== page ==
Wednesday, July 31, 2013

Michigan's oldest covered bridge destroyed by arson

This post comes a few days after the fact, but authorities have confirmed that White's Bridge, a covered bridge located in Smyrna, and spanning the Flat River between Belding and Lowell in Ionia County, fell victim to arson. The bridge was Michigan's oldest covered bridge still in use, and its destruction devastated community members, many of whom said it was a memorable and beloved part of their childhoods. White's Bridge went up in flames in the early hours of July 7. Police officials are now confirming that an accelerant was found on evidence taken from the bridge's wreckage, leading them to determine the fire was intentionally set.

I don't think I've ever crossed the bridge, or even seen it, but this story breaks my heart. The bridge was built by hand (and by ox and horse) in 1867, and was named for a prominent local family. In the years since, it survived a variety of mishaps, including damage inflicted by a drunk driver in 2010. Throughout it all, White's Bridge maintained its status as a community landmark and point of pride, at least until the morning of July 7.

I have many things I'd like to call the person or people who decided to burn down the bridge, but I don't want to waste any mental energy on them. What makes me truly sad is the fact that, when so many things in our society are impermanent, we can't rely on our fellow citizens to respect the things that ARE permanent, the things that have withstood almost 150 years of changes and seasons and events that we humans can only read about in history books. It makes me sad to think of the men who built this bridge, their painstaking handiwork long usurped by modern technology, and now destroyed by the dash of an accelerant and the flick of a match. I love this state, I love the people who have lived (and are living) in it, and it saddens me that the blood, sweat, and memories of the thousands of people who have a connection to this bridge were destroyed by the selfish actions of a few.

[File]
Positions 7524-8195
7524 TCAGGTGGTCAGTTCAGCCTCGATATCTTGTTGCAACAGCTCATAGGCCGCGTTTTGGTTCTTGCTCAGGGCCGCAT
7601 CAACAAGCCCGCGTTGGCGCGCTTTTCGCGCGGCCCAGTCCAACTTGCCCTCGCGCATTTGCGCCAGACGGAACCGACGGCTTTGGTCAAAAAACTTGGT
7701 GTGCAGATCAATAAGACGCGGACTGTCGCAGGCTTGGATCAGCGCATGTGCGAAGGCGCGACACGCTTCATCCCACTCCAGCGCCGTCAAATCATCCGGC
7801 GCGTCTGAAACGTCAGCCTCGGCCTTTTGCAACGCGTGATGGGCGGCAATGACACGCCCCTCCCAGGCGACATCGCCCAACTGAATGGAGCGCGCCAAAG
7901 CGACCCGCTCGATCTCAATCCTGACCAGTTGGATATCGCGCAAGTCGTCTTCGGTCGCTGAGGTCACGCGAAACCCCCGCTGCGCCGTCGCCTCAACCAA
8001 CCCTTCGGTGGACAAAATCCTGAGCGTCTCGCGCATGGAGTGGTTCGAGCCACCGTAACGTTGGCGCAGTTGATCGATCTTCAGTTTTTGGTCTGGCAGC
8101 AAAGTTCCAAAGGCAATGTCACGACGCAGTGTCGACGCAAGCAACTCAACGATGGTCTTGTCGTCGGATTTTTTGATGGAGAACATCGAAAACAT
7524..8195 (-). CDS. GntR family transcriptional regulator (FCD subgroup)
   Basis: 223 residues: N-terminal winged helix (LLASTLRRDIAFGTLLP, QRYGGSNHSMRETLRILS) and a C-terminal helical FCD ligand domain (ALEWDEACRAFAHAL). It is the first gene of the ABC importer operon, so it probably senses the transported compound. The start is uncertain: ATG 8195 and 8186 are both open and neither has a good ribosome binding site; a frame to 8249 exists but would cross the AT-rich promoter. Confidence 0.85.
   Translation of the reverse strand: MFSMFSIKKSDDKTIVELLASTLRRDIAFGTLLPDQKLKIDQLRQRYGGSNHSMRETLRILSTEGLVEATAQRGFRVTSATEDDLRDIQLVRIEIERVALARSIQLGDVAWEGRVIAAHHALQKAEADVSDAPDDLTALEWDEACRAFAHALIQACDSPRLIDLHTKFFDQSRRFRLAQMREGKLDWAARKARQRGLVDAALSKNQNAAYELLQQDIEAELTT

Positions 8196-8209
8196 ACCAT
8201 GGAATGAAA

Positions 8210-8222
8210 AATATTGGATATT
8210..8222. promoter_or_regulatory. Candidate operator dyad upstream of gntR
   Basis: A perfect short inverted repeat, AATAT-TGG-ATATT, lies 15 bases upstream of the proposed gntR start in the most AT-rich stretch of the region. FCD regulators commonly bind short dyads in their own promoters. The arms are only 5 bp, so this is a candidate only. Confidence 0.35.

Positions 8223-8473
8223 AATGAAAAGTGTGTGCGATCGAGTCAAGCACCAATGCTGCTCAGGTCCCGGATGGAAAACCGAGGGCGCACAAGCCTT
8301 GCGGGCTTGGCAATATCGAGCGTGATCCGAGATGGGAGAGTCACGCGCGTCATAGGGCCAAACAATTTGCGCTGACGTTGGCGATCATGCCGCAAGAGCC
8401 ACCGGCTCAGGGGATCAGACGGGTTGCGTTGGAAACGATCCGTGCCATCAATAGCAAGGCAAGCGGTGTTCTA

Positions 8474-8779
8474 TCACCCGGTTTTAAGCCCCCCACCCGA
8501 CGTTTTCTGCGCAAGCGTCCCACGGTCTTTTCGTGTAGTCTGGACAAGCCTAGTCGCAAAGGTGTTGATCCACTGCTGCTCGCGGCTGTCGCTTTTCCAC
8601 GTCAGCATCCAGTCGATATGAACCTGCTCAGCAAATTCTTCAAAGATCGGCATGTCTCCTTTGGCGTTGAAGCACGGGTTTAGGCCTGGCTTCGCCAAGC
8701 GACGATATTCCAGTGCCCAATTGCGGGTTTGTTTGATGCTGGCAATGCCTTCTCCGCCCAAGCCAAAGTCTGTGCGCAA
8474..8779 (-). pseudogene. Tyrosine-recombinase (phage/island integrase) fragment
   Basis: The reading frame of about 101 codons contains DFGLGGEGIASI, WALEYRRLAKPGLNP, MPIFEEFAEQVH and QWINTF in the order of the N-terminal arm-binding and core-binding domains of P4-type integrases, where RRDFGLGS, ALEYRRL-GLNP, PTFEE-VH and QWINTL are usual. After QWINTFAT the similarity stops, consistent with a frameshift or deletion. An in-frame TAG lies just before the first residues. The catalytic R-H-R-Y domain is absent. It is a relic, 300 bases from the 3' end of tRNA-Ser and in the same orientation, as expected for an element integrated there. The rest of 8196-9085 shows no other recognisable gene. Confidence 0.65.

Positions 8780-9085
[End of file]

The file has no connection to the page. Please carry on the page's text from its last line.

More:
An effort is under way to rebuild White's Bridge, and though no structure can replace the historic original, I take some comfort in the fact that the effort's organizers are making history of their own. Maybe in another 150 years, the "new" White's Bridge will be the source of as much reverence and community pride as was the old one.

More information:

White's Bridge Restoration

White's Bridge History

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